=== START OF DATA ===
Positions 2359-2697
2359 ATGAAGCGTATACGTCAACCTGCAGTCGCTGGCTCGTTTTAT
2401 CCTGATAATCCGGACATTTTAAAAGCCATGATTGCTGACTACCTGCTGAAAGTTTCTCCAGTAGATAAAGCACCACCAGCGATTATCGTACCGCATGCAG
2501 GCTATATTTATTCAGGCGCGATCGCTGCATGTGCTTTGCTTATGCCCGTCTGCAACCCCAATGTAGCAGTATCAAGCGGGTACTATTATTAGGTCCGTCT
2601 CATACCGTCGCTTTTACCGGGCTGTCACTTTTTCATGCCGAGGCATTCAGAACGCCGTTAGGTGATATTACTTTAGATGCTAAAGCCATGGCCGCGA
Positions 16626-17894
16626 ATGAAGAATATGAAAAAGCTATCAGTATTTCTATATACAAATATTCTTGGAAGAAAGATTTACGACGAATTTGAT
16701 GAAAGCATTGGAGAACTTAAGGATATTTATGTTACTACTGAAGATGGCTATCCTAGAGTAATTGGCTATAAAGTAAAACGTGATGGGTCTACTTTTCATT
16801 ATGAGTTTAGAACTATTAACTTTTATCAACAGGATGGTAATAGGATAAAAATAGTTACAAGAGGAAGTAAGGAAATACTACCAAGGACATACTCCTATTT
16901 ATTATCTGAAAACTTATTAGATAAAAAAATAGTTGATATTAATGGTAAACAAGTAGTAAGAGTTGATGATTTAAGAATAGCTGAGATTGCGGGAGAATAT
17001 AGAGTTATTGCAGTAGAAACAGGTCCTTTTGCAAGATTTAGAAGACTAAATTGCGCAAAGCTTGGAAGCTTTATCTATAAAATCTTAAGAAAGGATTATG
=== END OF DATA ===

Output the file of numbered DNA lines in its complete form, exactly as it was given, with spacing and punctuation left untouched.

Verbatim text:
Positions 2359-2697
2359 ATGAAGCGTATACGTCAACCTGCAGTCGCTGGCTCGTTTTAT
2401 CCTGATAATCCGGACATTTTAAAAGCCATGATTGCTGACTACCTGCTGAAAGTTTCTCCAGTAGATAAAGCACCACCAGCGATTATCGTACCGCATGCAG
2501 GCTATATTTATTCAGGCGCGATCGCTGCATGTGCTTTGCTTATGCCCGTCTGCAACCCCAATGTAGCAGTATCAAGCGGGTACTATTATTAGGTCCGTCT
2601 CATACCGTCGCTTTTACCGGGCTGTCACTTTTTCATGCCGAGGCATTCAGAACGCCGTTAGGTGATATTACTTTAGATGCTAAAGCCATGGCCGCGA
Positions 16626-17894
16626 ATGAAGAATATGAAAAAGCTATCAGTATTTCTATATACAAATATTCTTGGAAGAAAGATTTACGACGAATTTGAT
16701 GAAAGCATTGGAGAACTTAAGGATATTTATGTTACTACTGAAGATGGCTATCCTAGAGTAATTGGCTATAAAGTAAAACGTGATGGGTCTACTTTTCATT
16801 ATGAGTTTAGAACTATTAACTTTTATCAACAGGATGGTAATAGGATAAAAATAGTTACAAGAGGAAGTAAGGAAATACTACCAAGGACATACTCCTATTT
16901 ATTATCTGAAAACTTATTAGATAAAAAAATAGTTGATATTAATGGTAAACAAGTAGTAAGAGTTGATGATTTAAGAATAGCTGAGATTGCGGGAGAATAT
17001 AGAGTTATTGCAGTAGAAACAGGTCCTTTTGCAAGATTTAGAAGACTAAATTGCGCAAAGCTTGGAAGCTTTATCTATAAAATCTTAAGAAAGGATTATG